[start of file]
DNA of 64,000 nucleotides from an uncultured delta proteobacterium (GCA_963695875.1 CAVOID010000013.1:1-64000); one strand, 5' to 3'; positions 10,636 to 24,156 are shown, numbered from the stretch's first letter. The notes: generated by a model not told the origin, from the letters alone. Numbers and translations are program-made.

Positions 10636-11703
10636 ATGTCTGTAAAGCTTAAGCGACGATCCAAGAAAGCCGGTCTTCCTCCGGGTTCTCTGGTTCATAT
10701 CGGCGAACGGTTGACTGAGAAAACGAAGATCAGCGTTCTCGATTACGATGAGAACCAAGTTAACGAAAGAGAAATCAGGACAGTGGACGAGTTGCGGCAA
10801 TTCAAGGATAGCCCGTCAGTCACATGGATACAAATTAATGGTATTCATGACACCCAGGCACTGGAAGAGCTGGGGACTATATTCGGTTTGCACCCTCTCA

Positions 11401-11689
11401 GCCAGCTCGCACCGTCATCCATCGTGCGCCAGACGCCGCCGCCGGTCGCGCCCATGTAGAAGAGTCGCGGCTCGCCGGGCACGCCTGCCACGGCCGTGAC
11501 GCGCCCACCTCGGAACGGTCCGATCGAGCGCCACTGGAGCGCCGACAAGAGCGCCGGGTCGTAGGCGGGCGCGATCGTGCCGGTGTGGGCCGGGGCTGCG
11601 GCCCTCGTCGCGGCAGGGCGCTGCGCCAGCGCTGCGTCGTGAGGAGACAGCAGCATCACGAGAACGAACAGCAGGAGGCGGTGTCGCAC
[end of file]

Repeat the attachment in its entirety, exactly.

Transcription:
DNA of 64,000 nucleotides from an uncultured delta proteobacterium (GCA_963695875.1 CAVOID010000013.1:1-64000); one strand, 5' to 3'; positions 10,636 to 24,156 are shown, numbered from the stretch's first letter. The notes: generated by a model not told the origin, from the letters alone. Numbers and translations are program-made.

Positions 10636-11703
10636 ATGTCTGTAAAGCTTAAGCGACGATCCAAGAAAGCCGGTCTTCCTCCGGGTTCTCTGGTTCATAT
10701 CGGCGAACGGTTGACTGAGAAAACGAAGATCAGCGTTCTCGATTACGATGAGAACCAAGTTAACGAAAGAGAAATCAGGACAGTGGACGAGTTGCGGCAA
10801 TTCAAGGATAGCCCGTCAGTCACATGGATACAAATTAATGGTATTCATGACACCCAGGCACTGGAAGAGCTGGGGACTATATTCGGTTTGCACCCTCTCA

Positions 11401-11689
11401 GCCAGCTCGCACCGTCATCCATCGTGCGCCAGACGCCGCCGCCGGTCGCGCCCATGTAGAAGAGTCGCGGCTCGCCGGGCACGCCTGCCACGGCCGTGAC
11501 GCGCCCACCTCGGAACGGTCCGATCGAGCGCCACTGGAGCGCCGACAAGAGCGCCGGGTCGTAGGCGGGCGCGATCGTGCCGGTGTGGGCCGGGGCTGCG
11601 GCCCTCGTCGCGGCAGGGCGCTGCGCCAGCGCTGCGTCGTGAGGAGACAGCAGCATCACGAGAACGAACAGCAGGAGGCGGTGTCGCAC